The result section is expansive and depends heavily on the type and magnitude of the input. Two of these sections, however, are always displayed:

  • Input: The input expression as the calculator interprets it in LaTeX format (for manual verification). For our example, 37^4. 
  • Result: The actual result value. For our example, this is 1874161.

Let a, b be two constant coefficients, and x, y be two variables for the following text. 

Constant Value to a Constant Exponent

Our example falls in this category. The results contain (sections marked with * appear always):

  • *Number Line: The number as it falls onto the number line (up to an appropriate zoom level).
  • Number Name: The pronunciation of the resulting value – is only displayed if the result is in non-scientific notation.
  • Number Length: The number of digits in the result – only appears when it exceeds five digits. For our example, this is 7.
  • Visual Representation: The resulting value in the form of dots. This section shows only when the result is an integer value strictly smaller than 39.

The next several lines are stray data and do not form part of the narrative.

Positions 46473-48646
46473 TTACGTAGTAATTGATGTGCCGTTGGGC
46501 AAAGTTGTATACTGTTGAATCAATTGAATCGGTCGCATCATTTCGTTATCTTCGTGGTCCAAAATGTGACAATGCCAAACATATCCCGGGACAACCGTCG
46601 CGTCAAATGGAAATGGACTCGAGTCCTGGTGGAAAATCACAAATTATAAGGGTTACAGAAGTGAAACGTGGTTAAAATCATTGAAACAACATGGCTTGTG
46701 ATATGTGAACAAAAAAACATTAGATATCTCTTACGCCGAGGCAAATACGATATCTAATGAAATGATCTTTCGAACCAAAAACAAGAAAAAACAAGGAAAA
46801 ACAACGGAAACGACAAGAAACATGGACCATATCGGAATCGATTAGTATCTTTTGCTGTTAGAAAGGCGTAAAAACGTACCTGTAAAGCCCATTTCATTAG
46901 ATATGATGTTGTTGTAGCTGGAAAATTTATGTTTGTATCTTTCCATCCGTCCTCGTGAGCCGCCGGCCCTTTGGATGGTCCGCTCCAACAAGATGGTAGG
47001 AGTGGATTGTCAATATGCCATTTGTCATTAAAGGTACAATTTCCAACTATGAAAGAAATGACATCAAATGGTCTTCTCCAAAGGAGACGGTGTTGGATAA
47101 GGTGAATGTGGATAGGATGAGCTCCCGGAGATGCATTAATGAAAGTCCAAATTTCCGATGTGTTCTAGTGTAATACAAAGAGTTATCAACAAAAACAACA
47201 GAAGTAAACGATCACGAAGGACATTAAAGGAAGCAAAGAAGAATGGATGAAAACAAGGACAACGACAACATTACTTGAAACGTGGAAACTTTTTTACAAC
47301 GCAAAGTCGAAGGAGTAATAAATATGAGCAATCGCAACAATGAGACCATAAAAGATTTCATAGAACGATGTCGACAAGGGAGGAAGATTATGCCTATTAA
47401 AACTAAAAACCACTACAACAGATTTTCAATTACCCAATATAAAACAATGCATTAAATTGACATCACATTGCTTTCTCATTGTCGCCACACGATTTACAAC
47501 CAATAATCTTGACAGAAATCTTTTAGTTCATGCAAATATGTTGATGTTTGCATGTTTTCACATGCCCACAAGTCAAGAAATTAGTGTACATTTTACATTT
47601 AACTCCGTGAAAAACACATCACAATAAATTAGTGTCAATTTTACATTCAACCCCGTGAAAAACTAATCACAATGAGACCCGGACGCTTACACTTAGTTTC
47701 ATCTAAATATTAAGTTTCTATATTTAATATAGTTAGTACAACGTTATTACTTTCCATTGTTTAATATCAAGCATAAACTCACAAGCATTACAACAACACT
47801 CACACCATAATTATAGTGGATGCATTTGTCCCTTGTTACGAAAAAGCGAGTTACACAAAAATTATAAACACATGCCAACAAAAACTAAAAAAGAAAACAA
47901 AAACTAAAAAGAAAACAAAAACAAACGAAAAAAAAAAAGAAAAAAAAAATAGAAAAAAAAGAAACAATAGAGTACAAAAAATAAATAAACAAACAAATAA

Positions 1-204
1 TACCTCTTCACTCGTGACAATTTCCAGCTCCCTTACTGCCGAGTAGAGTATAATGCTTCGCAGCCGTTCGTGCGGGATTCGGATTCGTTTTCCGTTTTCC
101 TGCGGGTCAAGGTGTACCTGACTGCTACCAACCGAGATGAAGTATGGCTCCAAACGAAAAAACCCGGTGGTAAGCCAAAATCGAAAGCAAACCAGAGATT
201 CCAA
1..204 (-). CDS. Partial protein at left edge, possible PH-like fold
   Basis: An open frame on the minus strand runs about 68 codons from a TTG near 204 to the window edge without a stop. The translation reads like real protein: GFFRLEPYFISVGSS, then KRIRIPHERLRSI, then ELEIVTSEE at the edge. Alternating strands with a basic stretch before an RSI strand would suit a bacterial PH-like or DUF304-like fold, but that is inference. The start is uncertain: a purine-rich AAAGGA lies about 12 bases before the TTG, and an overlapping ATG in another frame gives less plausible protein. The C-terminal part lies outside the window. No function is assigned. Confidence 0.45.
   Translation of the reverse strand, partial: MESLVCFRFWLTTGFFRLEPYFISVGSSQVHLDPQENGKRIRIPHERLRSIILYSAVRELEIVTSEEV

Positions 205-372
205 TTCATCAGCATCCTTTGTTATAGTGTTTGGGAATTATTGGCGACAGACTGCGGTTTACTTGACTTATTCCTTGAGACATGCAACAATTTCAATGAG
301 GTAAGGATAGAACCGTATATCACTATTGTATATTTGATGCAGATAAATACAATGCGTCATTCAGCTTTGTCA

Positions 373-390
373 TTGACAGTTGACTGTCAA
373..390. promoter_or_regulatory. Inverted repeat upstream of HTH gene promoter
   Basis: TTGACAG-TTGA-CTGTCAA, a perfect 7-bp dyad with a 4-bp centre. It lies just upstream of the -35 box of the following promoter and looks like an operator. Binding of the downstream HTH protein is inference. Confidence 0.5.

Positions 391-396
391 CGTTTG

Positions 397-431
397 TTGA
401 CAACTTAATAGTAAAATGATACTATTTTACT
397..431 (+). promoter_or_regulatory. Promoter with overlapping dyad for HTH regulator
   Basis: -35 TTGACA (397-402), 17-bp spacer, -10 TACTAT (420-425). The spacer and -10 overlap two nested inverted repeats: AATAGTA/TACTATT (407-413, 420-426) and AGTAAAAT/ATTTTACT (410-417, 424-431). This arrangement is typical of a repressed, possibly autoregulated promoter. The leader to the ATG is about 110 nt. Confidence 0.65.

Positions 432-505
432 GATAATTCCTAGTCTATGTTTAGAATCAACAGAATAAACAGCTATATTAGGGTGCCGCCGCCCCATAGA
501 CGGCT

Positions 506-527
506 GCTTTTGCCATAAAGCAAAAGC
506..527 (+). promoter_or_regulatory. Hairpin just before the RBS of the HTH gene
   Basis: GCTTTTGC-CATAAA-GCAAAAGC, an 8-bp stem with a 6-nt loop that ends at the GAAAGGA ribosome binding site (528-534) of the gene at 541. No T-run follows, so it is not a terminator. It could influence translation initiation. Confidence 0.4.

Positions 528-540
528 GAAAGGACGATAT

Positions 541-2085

• Comparison: This section shows if the resulting value compares to some known quantity. For our example, it is almost half of the possible arrangements for a 2x2x2 Rubik’s cube ($\approx$ 3.7×10^6).

Other sections might appear as well for decimal exponents.

Variable Value to a Constant Exponent

For input expressions of the type $f(x) = x^a$ or $f(x,\, y) = (xy)^a$, the following sections appear:

  • 2D/3D Plot: Plot of the function over a range of the variable’s values. 2D if only one variable is present, 3D if two, and none if more than two.
  • Contour Plot: The contour plot for the resulting expression – only appears if there is a 3D plot for the result.
  • Roots: The roots of the expression, if they exist.
  • Polynomial Discriminant: The discriminant of the resulting expression. Found using the known equations for low-degree polynomials.
  • Properties as a Function: The domain, range, parity (even/odd function), and periodicity (if it exists) for the resulting expression expressed as a function.
  • Total/Partial Derivatives: The total derivative of the resulting expression if only one variable is present. Otherwise, for more than one variable, these are partial derivatives.